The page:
Keanu Lettley, Malia Blue, Navaeh Nez. UNC Chapel HIll, Chapel Hill, NC.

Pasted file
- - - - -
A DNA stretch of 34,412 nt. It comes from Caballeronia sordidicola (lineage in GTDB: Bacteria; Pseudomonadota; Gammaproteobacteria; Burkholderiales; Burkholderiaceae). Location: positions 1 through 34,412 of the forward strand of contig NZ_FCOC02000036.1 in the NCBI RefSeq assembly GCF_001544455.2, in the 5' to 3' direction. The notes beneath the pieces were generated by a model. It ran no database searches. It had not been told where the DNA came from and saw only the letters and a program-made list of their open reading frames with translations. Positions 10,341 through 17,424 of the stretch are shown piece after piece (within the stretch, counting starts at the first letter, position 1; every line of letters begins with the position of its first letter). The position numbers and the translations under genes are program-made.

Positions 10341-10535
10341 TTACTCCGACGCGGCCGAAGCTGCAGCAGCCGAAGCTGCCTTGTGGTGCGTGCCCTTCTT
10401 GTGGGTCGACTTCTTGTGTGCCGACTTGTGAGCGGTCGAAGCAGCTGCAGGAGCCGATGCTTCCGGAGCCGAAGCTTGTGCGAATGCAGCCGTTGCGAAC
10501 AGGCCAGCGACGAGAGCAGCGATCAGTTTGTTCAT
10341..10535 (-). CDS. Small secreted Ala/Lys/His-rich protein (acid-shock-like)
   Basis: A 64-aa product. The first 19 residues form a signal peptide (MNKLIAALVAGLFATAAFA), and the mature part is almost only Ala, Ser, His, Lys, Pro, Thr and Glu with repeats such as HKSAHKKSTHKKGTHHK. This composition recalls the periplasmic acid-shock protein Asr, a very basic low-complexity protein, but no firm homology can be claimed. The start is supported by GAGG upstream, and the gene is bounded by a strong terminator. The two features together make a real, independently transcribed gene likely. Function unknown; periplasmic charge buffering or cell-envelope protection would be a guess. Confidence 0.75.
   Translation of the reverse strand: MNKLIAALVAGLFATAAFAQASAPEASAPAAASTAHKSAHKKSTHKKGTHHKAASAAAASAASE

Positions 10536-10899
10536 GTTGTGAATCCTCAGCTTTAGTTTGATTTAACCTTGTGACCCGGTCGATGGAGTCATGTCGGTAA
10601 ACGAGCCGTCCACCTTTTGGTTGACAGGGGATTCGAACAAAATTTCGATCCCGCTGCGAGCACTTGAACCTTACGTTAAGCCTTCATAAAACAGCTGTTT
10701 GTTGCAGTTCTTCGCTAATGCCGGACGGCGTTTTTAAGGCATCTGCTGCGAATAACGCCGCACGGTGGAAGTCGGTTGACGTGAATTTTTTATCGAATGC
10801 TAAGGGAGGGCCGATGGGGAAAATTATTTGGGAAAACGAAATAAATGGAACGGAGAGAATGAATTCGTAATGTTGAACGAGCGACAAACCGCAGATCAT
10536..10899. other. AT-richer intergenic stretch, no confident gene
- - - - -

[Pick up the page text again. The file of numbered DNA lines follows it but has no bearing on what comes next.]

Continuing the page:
Background: Dietary intake such as consumption of saturated fats, fruits and vegetables, and sodium can impact cardiometabolic health. In females, the risk of cardiometabolic diseases such as diabetes and hypertension vary by race and ethnicity with racial minorities often experiencing the greatest risk. Therefore, the purpose of this study was to evaluate if dietary intake differs by race and ethnicity in females. Methods: Fifty-seven racially diverse females (Mean±SD; Age: 27.1±6.4 yrs, BMI: 24.8±4.3 kg/m2; %body fat: 32.2±7.1 %) enrolled in the present study. Participants completed a 3-day dietary log where each reported all food and beverage intake for two weekdays and one weekend day. Data was entered into a dietary analysis software to assess total calorie intake, sugar, protein (PRO), sodium, fat, carbohydrates (CHO) and fiber intake. Participants were stratified into the following ethnicities and races: Asian (A, n=12), African American (AA, n=12), Biracial (BR, n=10), Hispanic (H, n=11), White (W, n=12). Separate one-way ANOVA tests were completed to assess racial and ethnic differences in each dietary variable. Results: There were no significant differences between racial or ethnic groups for any dietary variable (p=0.101-0.701). Although not significant, there was a wide range between races and ethnicities for total calories, sugar, sodium and fiber intake (Total calories mean±SD = 1791±510 Cal, range = 1457(A) - 1987(AA) Cal, p= 0.114; sugar: 75.1±37.7 g, 54.1(A) - 88.6(AA) g, p=0.101; fiber: 20.5±10.3 g, 15.6(AA) - 25.8(BR) g, p=0.173; sodium: 2600.7±1260.8 mg, 1917.5(A) - 3229.1(AA) mg, p= 0.107). The percentage of total calories composed of fats, CHO and PRO were similar between all racial and ethnic females (% dietary fat: 36.1±7.0 %, p=0.367; % dietary CHO: 46.5±8.5%, p=0.314; % dietary PRO: 17.7+5.1%, p=0.701). Conclusions: There were no significant dietary difference between races and ethnicities in this small sample of females. However, future studies should evaluate a larger, diverse sample of females as well as evaluate more specific dietary components such as fruits and vegetables, sugar sweetened beverages, and fast-food consumption. Additionally, as cardiometabolic health may be impacted by dietary intake, future studies should evaluate how dietary intake impacts specific outcomes such as vascular function, fasting blood glucose and body composition in a diverse group of females.

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